Ladybird books, between 1940 and 1980, have
had a few varying formats but have always managed to maintain
a uniformed-look in size and style.
standard pocket-sized Ladybird
book is 7 inches tall and 4.75 inches
wide. Each book consists of 52 pages made from one large
sheet of paper measuring 40 inches by 30 inches - see
Some early editions had 56 pages with the extra pages
carrying catalogue information and copyright dates.
books were protected with stiff-card boards. Early editions
of the first series,
401, up to series
are found to have a picture pasted to their front boards
or were fully pictorial. Editions in series
522 and onwards are found with a more simple
(often blue ink) illustration on their front boards.
printed Ladybird book before it was folded and sewn
- taken from The Story of Printing
found in series 601
books were all published with dust-wrappers which usually
had the original price of 2'6 printed on the front inside
flap. The dust-wrapper's back inside flap usually held
a list of all other titles within the books series.
A book that breaks free from the standard Ladybird
book format is the one-and-only title of series 478 entitled
The Tinker's Wig.
This book was twice the size of the common Ladybird
book and had 93 pages rather than the usual 52 pages.
It also broke the usual printing style by setting text
on both sides of the pages and used less pictures than
all the other books.
In the late 1970s, and on later occasions, Ladybird
published a few annual size books - these were not a great
success and were not published in high numbers or reprinted
to any great extent.
Ladybird Picture Word Book, pictured
on the right, was published in 1980 and illustrated by
Lynn N Grundy. The book measures 12 x 8.75 inches
and has 60 pages.
Unlike all other Ladybird books this
title does not belong to a series but is a one-off publication.
Although we are only focusing on pre-1980s
Ladybird books in this part of our website
it is worth mentioning that Ladybird published a mini series
of fairy tales in the 1980s. These small books were half the
size of the standard Ladybird book.
|| Up until 1961 Wills
& Hepworth used the open-winged Ladybird
logo on their books - an example of this can be seen on
the left. If your book has this logo then it is from 1961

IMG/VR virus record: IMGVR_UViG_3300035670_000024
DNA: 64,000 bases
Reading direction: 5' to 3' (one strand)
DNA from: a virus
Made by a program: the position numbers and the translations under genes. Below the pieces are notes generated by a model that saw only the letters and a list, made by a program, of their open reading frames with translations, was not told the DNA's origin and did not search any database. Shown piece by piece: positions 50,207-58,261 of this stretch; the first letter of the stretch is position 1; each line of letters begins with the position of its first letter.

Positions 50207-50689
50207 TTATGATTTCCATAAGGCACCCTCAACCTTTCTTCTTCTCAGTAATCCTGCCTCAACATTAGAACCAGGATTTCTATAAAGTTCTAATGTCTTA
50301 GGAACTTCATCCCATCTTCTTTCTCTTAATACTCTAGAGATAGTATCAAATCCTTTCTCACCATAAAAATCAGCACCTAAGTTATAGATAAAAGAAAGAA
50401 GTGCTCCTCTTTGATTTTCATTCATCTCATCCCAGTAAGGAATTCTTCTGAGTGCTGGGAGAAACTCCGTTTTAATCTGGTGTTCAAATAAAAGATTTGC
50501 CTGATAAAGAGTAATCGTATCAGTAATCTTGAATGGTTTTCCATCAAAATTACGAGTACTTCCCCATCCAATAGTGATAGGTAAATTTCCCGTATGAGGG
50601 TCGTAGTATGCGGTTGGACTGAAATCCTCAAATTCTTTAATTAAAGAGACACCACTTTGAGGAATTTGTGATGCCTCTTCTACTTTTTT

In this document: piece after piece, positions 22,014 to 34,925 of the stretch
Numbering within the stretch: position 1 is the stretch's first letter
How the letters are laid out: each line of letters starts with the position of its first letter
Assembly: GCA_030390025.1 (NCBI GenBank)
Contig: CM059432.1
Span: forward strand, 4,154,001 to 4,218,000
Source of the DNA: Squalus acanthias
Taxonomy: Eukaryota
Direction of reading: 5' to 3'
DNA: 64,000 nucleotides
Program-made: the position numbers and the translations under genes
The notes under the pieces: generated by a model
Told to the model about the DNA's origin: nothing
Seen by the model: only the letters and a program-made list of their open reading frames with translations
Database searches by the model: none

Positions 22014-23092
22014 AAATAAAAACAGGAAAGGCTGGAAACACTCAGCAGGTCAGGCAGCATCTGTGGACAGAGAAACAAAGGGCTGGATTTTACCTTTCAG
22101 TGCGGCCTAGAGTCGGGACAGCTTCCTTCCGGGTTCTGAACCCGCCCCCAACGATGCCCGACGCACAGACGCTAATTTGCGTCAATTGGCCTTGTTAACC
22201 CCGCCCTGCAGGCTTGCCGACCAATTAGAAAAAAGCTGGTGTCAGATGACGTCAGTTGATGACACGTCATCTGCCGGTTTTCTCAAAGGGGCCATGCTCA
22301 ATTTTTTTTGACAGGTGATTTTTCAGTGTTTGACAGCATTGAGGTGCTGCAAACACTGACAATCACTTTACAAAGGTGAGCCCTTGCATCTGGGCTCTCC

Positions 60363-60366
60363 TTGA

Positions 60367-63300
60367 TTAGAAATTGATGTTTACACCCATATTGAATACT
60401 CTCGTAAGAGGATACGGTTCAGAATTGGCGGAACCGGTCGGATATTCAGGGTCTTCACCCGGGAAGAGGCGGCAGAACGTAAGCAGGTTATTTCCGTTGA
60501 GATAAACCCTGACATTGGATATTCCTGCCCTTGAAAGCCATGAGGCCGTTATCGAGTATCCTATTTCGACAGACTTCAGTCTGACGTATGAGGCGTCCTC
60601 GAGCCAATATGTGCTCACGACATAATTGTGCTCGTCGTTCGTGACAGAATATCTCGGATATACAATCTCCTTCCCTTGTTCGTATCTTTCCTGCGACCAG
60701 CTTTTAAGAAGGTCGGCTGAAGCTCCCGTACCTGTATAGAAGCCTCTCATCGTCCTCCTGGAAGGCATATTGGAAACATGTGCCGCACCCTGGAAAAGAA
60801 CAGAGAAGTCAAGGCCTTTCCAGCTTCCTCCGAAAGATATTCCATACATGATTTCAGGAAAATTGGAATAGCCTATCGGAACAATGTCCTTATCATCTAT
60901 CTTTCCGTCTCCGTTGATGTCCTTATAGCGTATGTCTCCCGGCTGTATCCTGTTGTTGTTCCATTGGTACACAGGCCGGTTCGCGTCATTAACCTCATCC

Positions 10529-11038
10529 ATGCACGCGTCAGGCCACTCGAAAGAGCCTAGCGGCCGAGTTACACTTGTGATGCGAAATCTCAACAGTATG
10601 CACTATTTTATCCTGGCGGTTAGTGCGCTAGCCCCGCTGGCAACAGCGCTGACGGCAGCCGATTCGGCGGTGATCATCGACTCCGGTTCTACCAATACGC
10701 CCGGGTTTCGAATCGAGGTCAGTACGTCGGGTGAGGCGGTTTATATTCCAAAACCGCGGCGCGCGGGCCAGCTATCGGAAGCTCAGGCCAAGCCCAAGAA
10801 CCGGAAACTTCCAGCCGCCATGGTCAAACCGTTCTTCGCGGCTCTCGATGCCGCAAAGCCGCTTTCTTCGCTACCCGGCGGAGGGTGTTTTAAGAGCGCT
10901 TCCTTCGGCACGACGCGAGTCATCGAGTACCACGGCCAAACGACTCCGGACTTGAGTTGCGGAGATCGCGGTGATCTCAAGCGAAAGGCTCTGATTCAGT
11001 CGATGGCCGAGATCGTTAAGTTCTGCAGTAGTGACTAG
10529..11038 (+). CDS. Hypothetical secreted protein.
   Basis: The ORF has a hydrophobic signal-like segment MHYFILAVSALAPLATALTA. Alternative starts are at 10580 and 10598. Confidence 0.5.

| In 1961
the logo was changed to the closed-winged ladybird, which
can be seen on the right. If your book has this logo then
it is from 1961 or later.
Both these logos are usually found in the middle of the
front flyleaf, opposite the title page, as well as at
the top of the back inside flap of the dust-wrappers.
1961 the logo could be found in the middle of the dust-wrapper's
Perhaps the most commonly recognised Ladybird
logo of all is the one shown on the left.
logo first appeared in 1965 and was printed
on the front board, usually in the top right
corner and on very early matt editions it
was sometimes placed in the bottom right corner.
See the books above for examples of this
logos used by Ladybird books
logo was introduced to Ladybird books in the early
| This logo was used
on books throughout most of the 1970s and some of
Underneath the dust-wrappers of early editions in series
401 can be found small illustrations pasted to the front
See the image on the right for an example of this.
illustrations were the same as the ones found on the dust-wrappers
- these were pasted on by hand and subsequently some are
found to be a little squint.
These small pasted illustrations were unique to series
401 and series
497 which included titles such as Ned
the Lonely Donkey and The
editions from the 1950s had the pasted illustrations replaced
by a simple lined impression of the dust-wrapper illustration.
The image on the right shows the dust-wrapper and the
front board of an early 1960s edition of The
Green Umbrella, from series
the lined illustrations are found in blue, green, brown
or black ink.
3rd edition from 1950 of The Story of Dick
Whittington, showing dust-wrapper and pictorial
front board to be the same.
413, 455, 474 and series 538 were published with full
picture boards that were gloss-coated - the illustrations
on the front boards were identical to the dust-wrappers
that protected them.
of these books kept the pictorial boards up until 1956
and then were replaced with lined illustrations instead.
Books that were printed with pictorial boards are found
to have glossy pages which made them a better quality
than later editions.
Illustrator Martin Aitchison was paid just £21 per illustration for his first book, 'A First Book of Saints' (1963) - by 1975 this had risen to £60 per illustration